Saturday, December 14, 2013

Psychology As Religion: The Cult of Self-Worship

by Patrick McDonnell
191 pages; 1977, updated 1995

Another review of a book that was already old when I read it, but it could still be a real lifesaver for any Christian student taking psychology in university, especially with the added material on "values clarification" in education, as well as on New Age religion.

Today, seemingly,  the very concept of the self is under attack... but not really. Even when people claim to have no stable identity, redefining gender and relationships as they see fit at any given moment, they still consistently look to their own personal preferences to justify their choices (though they may blame - or credit - society for those preferences). We are living in an age, like that of the judges in the Bible, in which every man does what is right in his own eyes, and elementary students are told that they have to determine their own gender.

This is where the title of Paul Vitz's book comes in. The pop psychology that tells us to rely entirely on our own resources and standards to guide our lives is so unquestioned, and so celebrated in song and story, that it functions as religion. This is largely due to the influence of four theorists that Vitz looks at. Three of them I will mention here. Erich Fromm I have seen featured in a Christian literature anthology, Carl Rogers had a huge role in making counselling the process of simply finding out what you really want in life (right or wrong), and Abraham Maslow's hierarchy of needs is still used in government curricula for career development courses.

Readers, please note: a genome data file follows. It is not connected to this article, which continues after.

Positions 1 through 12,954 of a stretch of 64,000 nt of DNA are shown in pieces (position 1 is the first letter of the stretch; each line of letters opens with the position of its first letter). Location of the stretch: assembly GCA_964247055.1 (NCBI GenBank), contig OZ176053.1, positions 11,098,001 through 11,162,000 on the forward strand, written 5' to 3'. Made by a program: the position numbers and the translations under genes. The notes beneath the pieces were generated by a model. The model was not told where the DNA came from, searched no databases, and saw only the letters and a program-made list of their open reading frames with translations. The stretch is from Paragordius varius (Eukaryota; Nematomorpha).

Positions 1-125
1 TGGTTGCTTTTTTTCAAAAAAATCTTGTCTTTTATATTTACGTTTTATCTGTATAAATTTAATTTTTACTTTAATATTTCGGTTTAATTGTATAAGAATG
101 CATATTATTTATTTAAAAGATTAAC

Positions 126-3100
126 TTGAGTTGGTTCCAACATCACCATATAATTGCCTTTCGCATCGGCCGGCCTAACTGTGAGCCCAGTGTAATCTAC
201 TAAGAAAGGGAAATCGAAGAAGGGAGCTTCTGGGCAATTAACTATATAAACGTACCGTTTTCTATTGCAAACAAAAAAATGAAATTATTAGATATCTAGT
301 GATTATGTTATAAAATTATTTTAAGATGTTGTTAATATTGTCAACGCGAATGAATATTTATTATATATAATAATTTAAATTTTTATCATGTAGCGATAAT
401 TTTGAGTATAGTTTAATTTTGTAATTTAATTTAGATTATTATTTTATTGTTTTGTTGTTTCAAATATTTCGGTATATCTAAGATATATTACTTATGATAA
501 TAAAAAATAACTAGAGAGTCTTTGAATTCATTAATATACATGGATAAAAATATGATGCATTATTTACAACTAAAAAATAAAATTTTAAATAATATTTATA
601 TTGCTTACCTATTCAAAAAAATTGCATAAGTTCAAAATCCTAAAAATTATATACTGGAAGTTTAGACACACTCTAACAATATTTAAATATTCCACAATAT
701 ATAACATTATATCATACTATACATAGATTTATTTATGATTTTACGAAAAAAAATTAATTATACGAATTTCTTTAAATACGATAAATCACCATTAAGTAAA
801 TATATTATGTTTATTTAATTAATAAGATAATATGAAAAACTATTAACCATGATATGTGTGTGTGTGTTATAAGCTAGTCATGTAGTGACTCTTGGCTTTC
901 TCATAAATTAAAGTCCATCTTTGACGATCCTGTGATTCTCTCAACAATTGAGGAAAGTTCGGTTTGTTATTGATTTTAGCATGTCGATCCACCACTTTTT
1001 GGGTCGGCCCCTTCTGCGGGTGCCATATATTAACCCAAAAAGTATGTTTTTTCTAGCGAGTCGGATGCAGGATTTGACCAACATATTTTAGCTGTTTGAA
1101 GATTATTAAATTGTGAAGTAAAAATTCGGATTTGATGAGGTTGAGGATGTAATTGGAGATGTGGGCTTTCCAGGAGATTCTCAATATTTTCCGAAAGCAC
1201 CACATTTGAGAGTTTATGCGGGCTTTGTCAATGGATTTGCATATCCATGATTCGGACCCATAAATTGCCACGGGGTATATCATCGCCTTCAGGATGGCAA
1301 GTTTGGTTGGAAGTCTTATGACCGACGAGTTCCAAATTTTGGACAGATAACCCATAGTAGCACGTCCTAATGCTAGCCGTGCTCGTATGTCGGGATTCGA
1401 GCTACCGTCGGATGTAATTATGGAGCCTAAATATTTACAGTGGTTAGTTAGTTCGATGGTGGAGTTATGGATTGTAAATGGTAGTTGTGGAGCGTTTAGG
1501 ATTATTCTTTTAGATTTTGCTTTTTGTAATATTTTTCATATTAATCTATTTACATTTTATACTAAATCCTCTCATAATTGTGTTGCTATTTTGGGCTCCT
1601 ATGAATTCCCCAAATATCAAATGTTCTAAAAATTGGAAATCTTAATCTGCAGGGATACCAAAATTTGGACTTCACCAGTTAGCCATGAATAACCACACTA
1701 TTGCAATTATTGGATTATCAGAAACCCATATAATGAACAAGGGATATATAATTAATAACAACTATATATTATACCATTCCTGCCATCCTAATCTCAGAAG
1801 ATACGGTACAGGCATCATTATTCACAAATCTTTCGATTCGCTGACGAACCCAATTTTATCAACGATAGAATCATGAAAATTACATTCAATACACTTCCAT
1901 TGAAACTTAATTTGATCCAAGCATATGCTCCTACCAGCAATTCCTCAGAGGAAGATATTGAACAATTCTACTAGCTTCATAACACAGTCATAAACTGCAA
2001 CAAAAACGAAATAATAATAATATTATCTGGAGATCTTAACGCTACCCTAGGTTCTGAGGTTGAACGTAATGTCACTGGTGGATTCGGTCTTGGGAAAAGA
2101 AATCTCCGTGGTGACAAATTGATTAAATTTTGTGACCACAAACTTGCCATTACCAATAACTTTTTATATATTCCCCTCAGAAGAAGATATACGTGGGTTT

Next, Vitz looks at the different forms of self-centered psychology, at the problems in trying to describe selfism as science, and at the philosophical weaknesses of selfism. Despite all selfism's problems, though, it maintains a strong influence on society because it is a major driver for our consumerist economy, directed most strongly at the young, who have so much disposable income. This fits in with a later chapter on selfism and the family, focusing on the isolated individual (which mobile and wireless technology only promote even more) and the selfist willingness to blame parents for our troubles.

If selfism really is religious, then it probably interacts with Christianity in ways that can only lead to religious error. Vitz looks at the influence of Ludwig Feuerbach, the positive thinkers Emerson Fosdick and Norman Vincent Peale, and pietism, as well as tracing the religious background of Carl Rogers. Religious error can only be corrected by religious truth, which is why Vitz gives a Christian critique of selfism, and explains the need for Christians to support efforts to bring Christian influence back into psychology, including the government bureaucracy that supports so much of psychology.

Vitz ends with a look at how Christian understanding will help many who are feeling disillusioned by the vain attempt to determine their own meaning for life. For anyone involved in education, counselling, psychology, sociology, or child-raising, Vitz's book offers a compelling look at both the power of selfism (human nature's default position even without a philosophy to back it up) and the power of Christian insight to show us an infinitely better alternative.  


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